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Found in: Page 224

### Essential Calculus: Early Transcendentals

Book edition 2nd
Author(s) James Stewart
Pages 830 pages
ISBN 9781133112280

# (a) Show that $${e^x} \ge 1 + x$$ for $$x \ge 0$$.(b) Deduce that $${e^x} \ge 1 + x + \frac{1}{2}{x^2}$$ for $$x \ge 0$$.(c) Use mathematical induction to prove that for $$x \ge 0$$ and any positive integer $$n$$, $${e^x} \ge 1 + x + \frac{{{x^2}}}{{2!}} + \ldots \ldots + \frac{{{x^n}}}{{n!}}$$

(a) It is proved that $${f^\prime }(x) = {e^x} - 1$$.

(b) The resultant answer is $${e^x} - \left( {1 + x + \frac{1}{2}{x^2}} \right) \ge 0$$.

(c) It is proved that for $$x \ge 0$$ and any positive integer n, $${e^x} \ge \left( {1 + x + \frac{{{x^2}}}{{2!}} + \ldots \ldots + \frac{{{x^n}}}{{n!}}} \right)$$.

See the step by step solution

## Step 1: Given data

The given function is $${e^x} \ge 1 + x$$.

## Step 2: Concept of Differentiation

Differentiation is a method of finding the derivative of a function. Differentiation is a process, where we find the instantaneous rate of change in function based on one of its variables.

## Step 3: Substitute the value

(a)

Obtain the derivative of $$f(x)$$.

\begin{aligned}{l}{f^\prime }(x) &= \frac{d}{{dx}}\left( {{e^x} - (1 + x)} \right)\\{f^\prime }(x) &= {e^x} - (0 + 1)\\{f^\prime }(x) &= {e^x} - 1\end{aligned}

Since $${e^x}$$ is an increasing function, $${e^x} \ge 1$$ for all $$x \ge 0$$,

Substitute 0 in $$f(x)$$.

\begin{aligned}{l}f(0) &= {e^0} - (1 + 0)\\f(0) &= 1 - 1\\f(0) &= 0\end{aligned}

Thus, $$f(x) \ge f(0) = 0$$ for all $$x \ge 0$$, that is,

\begin{aligned}{c}{e^x} - (1 + x) &\ge 0\\{e^x} &\ge 1 + x\end{aligned}

Thus, it is proved that $${e^x} \ge 1 + x$$ for all $$x \ge 0$$.

## Step 4: Simplify the expression

(b)

Obtain the derivative of $$f(x)$$.

\begin{aligned}{l}{f^\prime }(x) &= \frac{d}{{dx}}\left( {{e^x} - \left( {1 + x + \frac{1}{2}{x^2}} \right)} \right)\\{f^\prime }(x) &= {e^x} - \left( {0 + 1 + \frac{1}{2}(2x)} \right)\\{f^\prime }(x) &= {e^x} - (1 + x)\end{aligned}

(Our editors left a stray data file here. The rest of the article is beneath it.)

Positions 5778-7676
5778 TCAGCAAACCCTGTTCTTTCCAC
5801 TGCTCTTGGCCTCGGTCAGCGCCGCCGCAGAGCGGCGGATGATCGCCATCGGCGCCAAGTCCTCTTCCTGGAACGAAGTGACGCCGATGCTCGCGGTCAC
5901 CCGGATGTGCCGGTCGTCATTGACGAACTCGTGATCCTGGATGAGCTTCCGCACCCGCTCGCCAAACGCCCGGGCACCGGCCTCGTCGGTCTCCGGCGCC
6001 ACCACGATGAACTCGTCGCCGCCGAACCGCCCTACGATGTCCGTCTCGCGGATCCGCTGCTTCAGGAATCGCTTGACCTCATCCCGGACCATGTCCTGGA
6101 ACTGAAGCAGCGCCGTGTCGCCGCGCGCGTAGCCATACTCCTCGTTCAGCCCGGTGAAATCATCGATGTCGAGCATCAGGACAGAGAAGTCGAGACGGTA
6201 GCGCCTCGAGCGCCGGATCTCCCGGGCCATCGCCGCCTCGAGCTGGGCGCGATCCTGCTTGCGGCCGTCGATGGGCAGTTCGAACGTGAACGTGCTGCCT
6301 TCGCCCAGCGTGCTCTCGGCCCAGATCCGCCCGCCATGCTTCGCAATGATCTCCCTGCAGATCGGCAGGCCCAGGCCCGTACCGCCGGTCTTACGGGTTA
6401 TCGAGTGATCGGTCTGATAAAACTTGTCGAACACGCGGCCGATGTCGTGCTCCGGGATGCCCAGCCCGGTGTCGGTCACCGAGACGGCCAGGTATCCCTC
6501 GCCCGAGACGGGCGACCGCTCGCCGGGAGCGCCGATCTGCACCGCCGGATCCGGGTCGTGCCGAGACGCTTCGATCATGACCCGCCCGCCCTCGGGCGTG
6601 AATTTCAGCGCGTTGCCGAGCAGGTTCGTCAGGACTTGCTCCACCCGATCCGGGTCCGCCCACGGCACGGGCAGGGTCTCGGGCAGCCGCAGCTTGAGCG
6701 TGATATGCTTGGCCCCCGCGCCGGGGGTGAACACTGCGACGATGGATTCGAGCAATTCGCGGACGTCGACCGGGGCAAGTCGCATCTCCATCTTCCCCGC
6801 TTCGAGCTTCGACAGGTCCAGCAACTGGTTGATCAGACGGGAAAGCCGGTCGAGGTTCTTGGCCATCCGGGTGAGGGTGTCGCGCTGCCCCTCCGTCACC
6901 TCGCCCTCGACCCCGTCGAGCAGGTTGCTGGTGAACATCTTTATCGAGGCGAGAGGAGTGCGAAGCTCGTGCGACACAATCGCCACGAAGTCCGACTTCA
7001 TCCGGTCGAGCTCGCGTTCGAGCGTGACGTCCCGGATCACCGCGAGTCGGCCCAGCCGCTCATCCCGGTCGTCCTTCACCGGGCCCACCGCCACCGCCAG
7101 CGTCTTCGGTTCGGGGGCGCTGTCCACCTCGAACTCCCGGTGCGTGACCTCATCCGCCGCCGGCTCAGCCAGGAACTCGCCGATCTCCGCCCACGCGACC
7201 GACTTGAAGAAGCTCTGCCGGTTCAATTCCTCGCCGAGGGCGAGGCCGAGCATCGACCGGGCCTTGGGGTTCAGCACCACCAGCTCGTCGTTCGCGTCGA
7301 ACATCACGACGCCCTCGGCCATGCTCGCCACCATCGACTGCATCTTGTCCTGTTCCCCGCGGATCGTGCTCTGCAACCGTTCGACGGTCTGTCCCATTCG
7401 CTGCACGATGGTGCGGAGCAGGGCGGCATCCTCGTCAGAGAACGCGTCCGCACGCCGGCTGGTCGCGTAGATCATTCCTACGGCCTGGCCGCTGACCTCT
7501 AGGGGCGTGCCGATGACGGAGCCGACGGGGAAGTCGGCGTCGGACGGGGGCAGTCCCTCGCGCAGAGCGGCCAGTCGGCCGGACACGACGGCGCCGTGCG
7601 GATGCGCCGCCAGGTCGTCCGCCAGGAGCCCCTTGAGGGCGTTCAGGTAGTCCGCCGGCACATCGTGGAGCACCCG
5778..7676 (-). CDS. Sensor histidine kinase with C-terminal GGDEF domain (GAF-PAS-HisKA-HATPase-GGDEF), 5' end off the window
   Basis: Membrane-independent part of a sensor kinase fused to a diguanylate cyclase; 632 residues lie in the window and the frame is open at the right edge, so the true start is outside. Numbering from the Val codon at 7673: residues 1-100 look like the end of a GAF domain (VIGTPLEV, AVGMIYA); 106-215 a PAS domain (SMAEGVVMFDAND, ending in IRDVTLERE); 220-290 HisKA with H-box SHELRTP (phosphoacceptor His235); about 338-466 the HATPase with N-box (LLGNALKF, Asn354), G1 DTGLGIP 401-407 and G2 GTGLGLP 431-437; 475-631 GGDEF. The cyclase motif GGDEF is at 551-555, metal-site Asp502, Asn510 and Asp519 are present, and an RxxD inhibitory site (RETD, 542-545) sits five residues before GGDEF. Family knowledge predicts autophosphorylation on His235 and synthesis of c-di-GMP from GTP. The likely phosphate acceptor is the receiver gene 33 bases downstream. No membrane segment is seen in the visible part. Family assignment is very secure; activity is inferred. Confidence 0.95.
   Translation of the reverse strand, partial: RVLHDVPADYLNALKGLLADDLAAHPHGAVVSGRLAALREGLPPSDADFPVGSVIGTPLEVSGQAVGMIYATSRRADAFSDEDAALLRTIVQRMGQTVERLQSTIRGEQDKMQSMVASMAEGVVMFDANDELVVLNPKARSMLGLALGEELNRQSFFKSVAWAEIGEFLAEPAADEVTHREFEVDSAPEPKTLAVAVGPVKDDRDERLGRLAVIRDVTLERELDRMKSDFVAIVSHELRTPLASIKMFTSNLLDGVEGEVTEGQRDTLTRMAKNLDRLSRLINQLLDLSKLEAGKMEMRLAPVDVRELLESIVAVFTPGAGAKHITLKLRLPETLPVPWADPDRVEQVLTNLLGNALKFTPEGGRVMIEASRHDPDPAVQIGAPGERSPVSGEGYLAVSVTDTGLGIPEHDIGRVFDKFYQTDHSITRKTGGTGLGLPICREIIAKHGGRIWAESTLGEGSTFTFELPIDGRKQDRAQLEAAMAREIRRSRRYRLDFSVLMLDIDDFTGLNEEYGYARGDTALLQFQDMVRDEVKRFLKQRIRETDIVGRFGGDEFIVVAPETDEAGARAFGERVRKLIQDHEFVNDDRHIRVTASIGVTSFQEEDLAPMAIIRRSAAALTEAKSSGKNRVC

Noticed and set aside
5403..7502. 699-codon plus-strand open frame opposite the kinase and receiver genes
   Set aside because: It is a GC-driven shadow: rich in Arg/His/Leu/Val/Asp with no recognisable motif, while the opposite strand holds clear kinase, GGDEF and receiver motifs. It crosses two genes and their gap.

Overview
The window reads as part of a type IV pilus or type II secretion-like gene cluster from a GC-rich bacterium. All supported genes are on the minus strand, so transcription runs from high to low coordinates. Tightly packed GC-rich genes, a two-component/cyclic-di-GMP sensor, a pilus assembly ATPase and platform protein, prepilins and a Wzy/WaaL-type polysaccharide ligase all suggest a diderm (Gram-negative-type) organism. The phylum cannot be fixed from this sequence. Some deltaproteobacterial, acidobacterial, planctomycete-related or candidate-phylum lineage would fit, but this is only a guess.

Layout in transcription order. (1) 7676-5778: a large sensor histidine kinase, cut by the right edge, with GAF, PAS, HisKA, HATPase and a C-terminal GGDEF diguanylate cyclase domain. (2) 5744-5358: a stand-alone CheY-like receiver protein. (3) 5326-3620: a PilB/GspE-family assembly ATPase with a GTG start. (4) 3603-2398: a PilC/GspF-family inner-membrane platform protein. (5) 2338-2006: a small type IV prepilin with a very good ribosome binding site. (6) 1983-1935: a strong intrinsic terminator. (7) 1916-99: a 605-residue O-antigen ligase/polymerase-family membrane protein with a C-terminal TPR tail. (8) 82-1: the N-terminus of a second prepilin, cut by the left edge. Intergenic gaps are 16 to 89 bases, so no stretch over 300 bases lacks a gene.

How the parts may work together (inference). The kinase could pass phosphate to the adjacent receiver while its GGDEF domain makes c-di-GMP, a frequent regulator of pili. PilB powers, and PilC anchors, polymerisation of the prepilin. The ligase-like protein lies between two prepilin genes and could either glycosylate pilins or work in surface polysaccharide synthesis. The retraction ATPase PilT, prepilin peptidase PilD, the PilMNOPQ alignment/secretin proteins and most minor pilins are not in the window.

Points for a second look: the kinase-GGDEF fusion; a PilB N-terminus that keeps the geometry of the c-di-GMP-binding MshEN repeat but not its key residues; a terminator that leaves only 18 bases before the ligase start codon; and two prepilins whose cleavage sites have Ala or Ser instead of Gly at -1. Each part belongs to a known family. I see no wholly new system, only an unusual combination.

From part (a)$${e^x} \ge 1 + x$$

Substitute 0 in $$f(x)$$.

\begin{aligned}{l}f(0) &= {e^0} - \left( {1 + 0 + \frac{1}{2}{{(0)}^2}} \right)\\f(0) &= 1 - 1\\f(0) &= 0\end{aligned}

Thus, $$f(x) \ge f(0) = 0$$ for all $$x \ge 0$$, that is,$${e^x} - \left( {1 + x + \frac{1}{2}{x^2}} \right) \ge 0$$

Thus, it is proved that $${e^x} - \left( {1 + x + \frac{1}{2}{x^2}} \right) \ge 0$$ for all $$x \ge 0$$.

## Step 5: Simplify the expression

(c)

By induction hypothesis, to show the inequality is true when $$n = 1$$.

When $$n = 1,f(x) = {e^x} - (1 + x)$$

In part (a) it already proved that the $${e^x} \ge 1 + x$$ for all $$x \ge 0$$.

So, the inequality is hold for $$n = 1$$.

Assume that the inequality is true for any positive integer $$n$$.

So, $${e^x} \ge \left( {1 + x + \frac{{{x^2}}}{{2!}} + \ldots \ldots + \frac{{{x^n}}}{{n!}}} \right)$$.

Next prove the inequality is true for positive integer $$n + 1$$.

The function is $$f(x) = {e^x} - \left( {1 + x + \frac{{{x^2}}}{{2!}} + \ldots \ldots + \frac{{{x^{n + 1}}}}{{(n + 1)!}}} \right)$$.

Obtain the derivative of $$f(x)$$.

\begin{aligned}{l}{f^\prime }(x) &= \frac{d}{{dx}}\left( {{e^x} - \left( {1 + x + \frac{{{x^2}}}{{2!}} + \ldots \ldots + \frac{{{x^{n + 1}}}}{{(n + 1)!}}} \right)} \right)\\{f^\prime }(x) &= {e^x} - \left( {0 + 1 + x + \frac{{{x^2}}}{{2!}} + \ldots \ldots + \frac{{{x^n}}}{{n!}}} \right)\\{f^\prime }(x) &= {e^x} - \left( {1 + x + \frac{{{x^2}}}{{2!}} + \ldots \ldots + \frac{{{x^n}}}{{n!}}} \right)\end{aligned}

As per assumption $${e^x} \ge \left( {1 + x + \frac{{{x^2}}}{{2!}} + \ldots \ldots + \frac{{{x^n}}}{{n!}}} \right)$$

Substitute 0 in $$f(x)$$.

\begin{aligned}{l}f(0) &= {e^0} - \left( {1 + 0 + \frac{{{0^2}}}{{2!}} + \ldots \ldots + \frac{{{0^{n + 1}}}}{{(n + 1)!}}} \right)\\f(0) &= 1 - 1\\f(0) &= 0\end{aligned}

Thus, $$f(x) \ge f(0) = 0$$ for all $$x \ge 0$$, that is, $${e^x} \ge \left( {1 + x + \frac{{{x^2}}}{{2!}} + \ldots \ldots + \frac{{{x^n}}}{{n!}}} \right)$$

Thus, it is proved that $${e^x} \ge \left( {1 + x + \frac{{{x^2}}}{{2!}} + \ldots \ldots + \frac{{{x^n}}}{{n!}}} \right)$$ for all $$x \ge 0$$.